I love this quote by Christmas Evans (1766-1838). He personifies the justice and mercy of God and how they must come together in the cross: "An embassy of angels, commissioned from Heaven to some other world, paused at the sight; and Heaven forgave that pause. They saw Mercy standing by the gate, and they cried, ‘Mercy, canst thou not enter? Canst thou look upon that world and not pity? Canst thou pity and not relieve?’ And Mercy, in tears, replied, ‘I can see, and I can pity, but I cannot relieve.’ ‘Why dost thou not enter?’ inquired the heavenly host. ‘Oh,’ said Mercy, ‘Law has barred the gate against me, and I must not, and I cannot unbar it.’ And Law stood there watching the gate, and the angels asked of him, ‘Why wilt thou not suffer Mercy to enter?’ And he said, ‘No one can enter here and live;’ and the thunder of his voice outspoke the wailings within. Then again I heard Mercy cry, ‘Is there no entrance for me into this field of death? may I not visit these caverns of the

The Gospel, defined

By God’s grace, I persevered through two years as a youth pastor when I began pastoral ministry. One of the great blessings of doing youth ministry was to recognize the need to be as simple and crystal clear as possible. Otherwise forget it, teenagers will eat your lunch. If I tried to skirt an issue, or beat around the bush, or was fuzzy in my own thinking, they would see it as naptime. Eventually, I learned to be direct. I would say to the teenagers, “If at the end of the day, after all is said and done, you do not know what the gospel is, I have failed you as a youth pastor. But if at the end of the day you do know what the gospel is, then I have succeeded. Yes, there is more to it than that, we are going to be learning how to love each other, and serve others, and build community together and learning how to understand the Bible, all of which are products of the gospel. But at the end of the day, the primary measure of my success as a youth pastor is whether or not you understand w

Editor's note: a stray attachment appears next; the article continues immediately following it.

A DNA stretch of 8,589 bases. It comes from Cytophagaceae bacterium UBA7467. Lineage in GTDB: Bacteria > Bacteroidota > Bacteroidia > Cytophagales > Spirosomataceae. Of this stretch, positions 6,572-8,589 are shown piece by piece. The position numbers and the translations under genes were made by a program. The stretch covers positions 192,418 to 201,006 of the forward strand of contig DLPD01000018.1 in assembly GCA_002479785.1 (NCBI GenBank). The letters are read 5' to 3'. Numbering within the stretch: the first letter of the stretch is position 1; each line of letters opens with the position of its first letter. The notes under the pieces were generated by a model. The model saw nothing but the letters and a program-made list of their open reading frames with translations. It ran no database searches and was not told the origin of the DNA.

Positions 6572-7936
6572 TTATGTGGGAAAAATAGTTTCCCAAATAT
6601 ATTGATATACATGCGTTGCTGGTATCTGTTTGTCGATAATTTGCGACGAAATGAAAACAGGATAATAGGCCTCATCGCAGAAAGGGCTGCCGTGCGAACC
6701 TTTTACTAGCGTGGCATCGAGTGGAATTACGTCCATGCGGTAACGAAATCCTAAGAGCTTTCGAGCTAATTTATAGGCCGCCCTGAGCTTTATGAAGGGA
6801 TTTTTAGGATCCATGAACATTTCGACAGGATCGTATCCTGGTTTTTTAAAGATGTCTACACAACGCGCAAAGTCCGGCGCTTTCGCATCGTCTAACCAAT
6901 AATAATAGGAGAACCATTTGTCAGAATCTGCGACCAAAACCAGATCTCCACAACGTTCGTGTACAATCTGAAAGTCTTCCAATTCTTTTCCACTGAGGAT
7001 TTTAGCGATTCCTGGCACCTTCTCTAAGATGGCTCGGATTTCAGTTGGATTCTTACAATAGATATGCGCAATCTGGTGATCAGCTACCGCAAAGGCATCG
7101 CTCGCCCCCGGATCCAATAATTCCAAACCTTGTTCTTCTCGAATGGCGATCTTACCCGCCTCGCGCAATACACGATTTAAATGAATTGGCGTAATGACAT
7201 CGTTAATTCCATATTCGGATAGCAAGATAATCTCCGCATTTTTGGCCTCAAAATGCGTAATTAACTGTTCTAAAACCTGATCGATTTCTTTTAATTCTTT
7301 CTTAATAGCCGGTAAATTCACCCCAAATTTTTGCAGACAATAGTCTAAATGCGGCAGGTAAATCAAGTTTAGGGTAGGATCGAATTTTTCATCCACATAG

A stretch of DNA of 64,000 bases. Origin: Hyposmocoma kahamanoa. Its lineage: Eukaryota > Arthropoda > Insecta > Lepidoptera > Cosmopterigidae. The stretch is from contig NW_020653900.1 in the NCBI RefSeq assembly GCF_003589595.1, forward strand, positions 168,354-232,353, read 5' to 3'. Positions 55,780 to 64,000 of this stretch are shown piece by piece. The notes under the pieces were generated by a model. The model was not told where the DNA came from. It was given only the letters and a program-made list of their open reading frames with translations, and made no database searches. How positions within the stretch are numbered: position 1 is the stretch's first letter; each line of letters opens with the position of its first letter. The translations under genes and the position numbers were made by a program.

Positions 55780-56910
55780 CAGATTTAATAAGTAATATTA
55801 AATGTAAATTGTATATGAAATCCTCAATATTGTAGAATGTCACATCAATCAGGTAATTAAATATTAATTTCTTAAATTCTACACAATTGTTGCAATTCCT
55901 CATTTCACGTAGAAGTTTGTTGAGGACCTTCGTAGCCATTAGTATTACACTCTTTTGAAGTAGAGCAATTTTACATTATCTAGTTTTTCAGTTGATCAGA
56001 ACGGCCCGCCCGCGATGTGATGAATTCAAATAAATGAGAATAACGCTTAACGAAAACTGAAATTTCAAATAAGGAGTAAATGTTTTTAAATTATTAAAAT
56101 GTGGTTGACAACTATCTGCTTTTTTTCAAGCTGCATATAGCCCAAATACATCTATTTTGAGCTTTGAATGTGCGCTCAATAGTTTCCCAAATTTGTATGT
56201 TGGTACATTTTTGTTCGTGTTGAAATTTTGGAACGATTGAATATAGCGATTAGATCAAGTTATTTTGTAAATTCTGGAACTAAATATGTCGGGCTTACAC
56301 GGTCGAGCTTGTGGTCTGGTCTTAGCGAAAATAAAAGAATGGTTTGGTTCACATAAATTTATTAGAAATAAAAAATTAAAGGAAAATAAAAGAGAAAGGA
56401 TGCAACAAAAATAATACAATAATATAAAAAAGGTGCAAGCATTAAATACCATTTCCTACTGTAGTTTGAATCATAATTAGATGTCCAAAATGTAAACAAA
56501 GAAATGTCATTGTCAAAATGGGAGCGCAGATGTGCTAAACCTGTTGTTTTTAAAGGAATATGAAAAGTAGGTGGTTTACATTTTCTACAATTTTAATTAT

Grace Immediate (another poem)

'What is Grace? Is It absurd? Can It be touched, can It be heard? Where do we find It? Where is It known? Can it be held? Can It be shown? Is Grace of God? Or is Grace of man? Is It transcendent? Can it grip our hand!' The world is darkened in need of You Broken and fettered, so we ask 'Who Are you oh Grace? Speak or we die Vanquish us now, or comfort our cry!' Then spoke a man of humanly face, 'I hear you my son, I am true Grace. I am transcendent yet I am here, Enclothed in flesh, dying all stare Suffering for you I carry the cross I have known anguish; I have known loss' Could it be Grace, come as a man? Grace to be held, gripping our hand! You are true Grace, whom my soul seeks Grace that can hear, grace that speaks!'